Class 2: The Supreme Court Declares the Death Penalty Unconstitutional (Then Upholds it 4 Years Later)

After rejecting a challenge to the death penalty based on a denial of due process in 1971, the Supreme Court declared capital punishment unconstitutional in 1972 in the case of Furman v. Georgia. Five members of the Court found that the penalty was “cruel and unusual” in violation of the Eighth Amendment to the Constitution, although each of the five justices had different reasons for reaching that conclusion. The other four members of the Court dissented, finding the death penalty constitutional. Many states responded by passing new death penalty laws. They took different approaches in trying to eliminate the constitutional defects identified in Furman. In 1976, the Court ruled on the statutes adopted by five states, holding some of them constitutional and others unconstitutional. The decisions of the Court in the five cases continue to shape the way death is applied by states and federal government.

A. Challenges to the Death Penalty Leading to it Being Declared Unconstitutional

This segment analyzes the Supreme Court’s rejection of a challenge to the death penalty based upon a denial of due process in 1971, and it decision in Furman v. Georgia the following year declaring capital punishment violates the Constitution’s prohibition of “cruel and unusual” punishment.]


McGautha-Furman (PDF), including:

    • Decline in the use of the Death Penalty in the 1940s, 50s and 60s
    • Tables: Executions in the United States by year and average for five-year intervals, 1935-69, Executions in five-year intervals for four regions of the United States, 1935-69, Executions by regions, 1977 through 2005, Executions in five-year intervals for Southern states performing over 100 executions from 1930 to 1969, and total executions by those states from 1977 to 2005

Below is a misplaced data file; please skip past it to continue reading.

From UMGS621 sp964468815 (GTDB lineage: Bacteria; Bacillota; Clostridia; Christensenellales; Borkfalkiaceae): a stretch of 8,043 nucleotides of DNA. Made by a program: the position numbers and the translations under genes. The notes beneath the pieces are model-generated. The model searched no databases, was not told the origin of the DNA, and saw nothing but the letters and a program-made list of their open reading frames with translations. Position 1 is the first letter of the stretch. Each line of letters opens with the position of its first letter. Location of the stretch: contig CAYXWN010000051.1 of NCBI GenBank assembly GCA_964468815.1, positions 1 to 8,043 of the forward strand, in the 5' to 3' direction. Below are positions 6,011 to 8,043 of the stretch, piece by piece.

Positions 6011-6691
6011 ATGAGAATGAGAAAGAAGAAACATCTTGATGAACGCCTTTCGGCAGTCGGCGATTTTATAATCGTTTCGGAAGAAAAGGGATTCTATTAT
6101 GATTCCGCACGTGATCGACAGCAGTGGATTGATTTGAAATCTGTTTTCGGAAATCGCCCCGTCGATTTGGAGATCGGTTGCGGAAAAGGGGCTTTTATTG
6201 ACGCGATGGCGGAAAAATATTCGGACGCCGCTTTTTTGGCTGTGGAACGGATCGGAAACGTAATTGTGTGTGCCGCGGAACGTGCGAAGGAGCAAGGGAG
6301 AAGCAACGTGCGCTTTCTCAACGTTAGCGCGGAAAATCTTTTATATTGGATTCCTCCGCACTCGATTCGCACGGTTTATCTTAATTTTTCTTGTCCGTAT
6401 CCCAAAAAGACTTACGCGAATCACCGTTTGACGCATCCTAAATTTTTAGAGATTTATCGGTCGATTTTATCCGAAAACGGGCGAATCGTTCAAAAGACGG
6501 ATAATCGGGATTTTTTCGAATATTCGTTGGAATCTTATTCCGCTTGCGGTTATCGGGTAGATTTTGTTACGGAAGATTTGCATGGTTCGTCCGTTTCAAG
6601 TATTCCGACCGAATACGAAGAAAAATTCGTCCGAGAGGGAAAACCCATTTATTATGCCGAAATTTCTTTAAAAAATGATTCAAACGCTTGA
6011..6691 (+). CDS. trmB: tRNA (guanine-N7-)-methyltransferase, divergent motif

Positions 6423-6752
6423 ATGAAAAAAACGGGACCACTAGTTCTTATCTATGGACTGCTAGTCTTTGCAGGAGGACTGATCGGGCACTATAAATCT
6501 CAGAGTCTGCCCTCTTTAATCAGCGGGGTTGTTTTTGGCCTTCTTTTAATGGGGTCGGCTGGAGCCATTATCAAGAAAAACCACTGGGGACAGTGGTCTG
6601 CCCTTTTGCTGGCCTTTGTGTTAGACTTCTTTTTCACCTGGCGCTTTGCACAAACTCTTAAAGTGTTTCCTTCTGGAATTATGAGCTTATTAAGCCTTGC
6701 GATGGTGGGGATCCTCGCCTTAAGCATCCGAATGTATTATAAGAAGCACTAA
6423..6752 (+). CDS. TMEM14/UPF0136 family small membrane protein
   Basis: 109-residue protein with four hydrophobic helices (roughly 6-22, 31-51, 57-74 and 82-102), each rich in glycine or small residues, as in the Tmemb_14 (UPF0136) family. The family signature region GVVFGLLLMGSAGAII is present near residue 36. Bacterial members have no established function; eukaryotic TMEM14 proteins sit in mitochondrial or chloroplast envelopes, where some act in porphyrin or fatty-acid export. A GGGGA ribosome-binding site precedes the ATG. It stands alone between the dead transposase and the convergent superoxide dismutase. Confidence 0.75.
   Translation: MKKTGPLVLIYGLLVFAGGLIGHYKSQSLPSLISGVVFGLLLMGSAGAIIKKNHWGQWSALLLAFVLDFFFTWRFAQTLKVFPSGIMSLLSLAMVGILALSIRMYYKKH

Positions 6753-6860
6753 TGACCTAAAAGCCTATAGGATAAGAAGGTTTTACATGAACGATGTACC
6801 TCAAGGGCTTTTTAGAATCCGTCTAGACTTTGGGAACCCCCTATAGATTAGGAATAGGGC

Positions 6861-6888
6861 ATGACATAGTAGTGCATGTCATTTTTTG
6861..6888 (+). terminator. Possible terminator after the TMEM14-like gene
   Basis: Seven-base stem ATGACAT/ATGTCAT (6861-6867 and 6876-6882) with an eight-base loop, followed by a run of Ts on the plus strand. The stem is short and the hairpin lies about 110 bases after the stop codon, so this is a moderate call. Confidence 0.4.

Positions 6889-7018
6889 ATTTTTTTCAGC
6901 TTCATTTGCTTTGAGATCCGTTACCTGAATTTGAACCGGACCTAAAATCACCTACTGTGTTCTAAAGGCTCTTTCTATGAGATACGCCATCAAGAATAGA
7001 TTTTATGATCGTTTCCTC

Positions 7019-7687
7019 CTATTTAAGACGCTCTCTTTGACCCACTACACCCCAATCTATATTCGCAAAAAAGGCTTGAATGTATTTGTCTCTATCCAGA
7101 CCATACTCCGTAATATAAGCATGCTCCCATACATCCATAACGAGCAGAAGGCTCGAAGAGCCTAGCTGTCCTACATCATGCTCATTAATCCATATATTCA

• Capital Punishment in the Rest of the World
    • Maxwell v. Bishop, 398 F.2d 138 (1968)
    • McGautha v. California, 402 U.S. 183 (1971)
    • The Eighth Amendment
      • Wallace Wilkerson’s Challenge to the Firing Squad, 
Wilkerson v. Utah, 99 U.S. 130 (1878)
      • William Kemmler’s Challenge to the Electric Chair, 
In re Kemler, 136 U.S. 436 (1890)
      • Weems v. United States, 217 U.S. 349 (1909)
      • Louisiana’s Efforts to Execute Willie Francis
      • Trop v. Dulles, 356 U.S. 86 (1958)
      • Furman v. Georgia, 408 U.S. 238 (1972)
      • The Impact of Furman


B. The Court’s 1976 Cases

This segment examines the Supreme Court’s decisions regarding the newly-adopted death penalty statutes of five states in 1976. It upheld the statutes adopted by Georgia, Florida and Texas, finding they provided for considering various factors in deciding whether to impose death in order to avoid the “unusual” or arbitrary infliction of death. The Court struck down the statutes of North Carolina and Louisiana, which provided for a mandatory death penalty upon conviction of certain crimes.


– 1976 Decisions (PDF), including:

    • Gregg v. Georgia, 428 U.S. 153 (1976)
    • Proffit v. Florida, 428 U.S. 242 (1976)
    • Jurek v. Texas, 428 U.S. 262 (1976)
    • Woodson v. North Carolina, 428 U.S. 280 (1976)
    • Roberts v. Louisiana, 428 U.S. 325 (1976).

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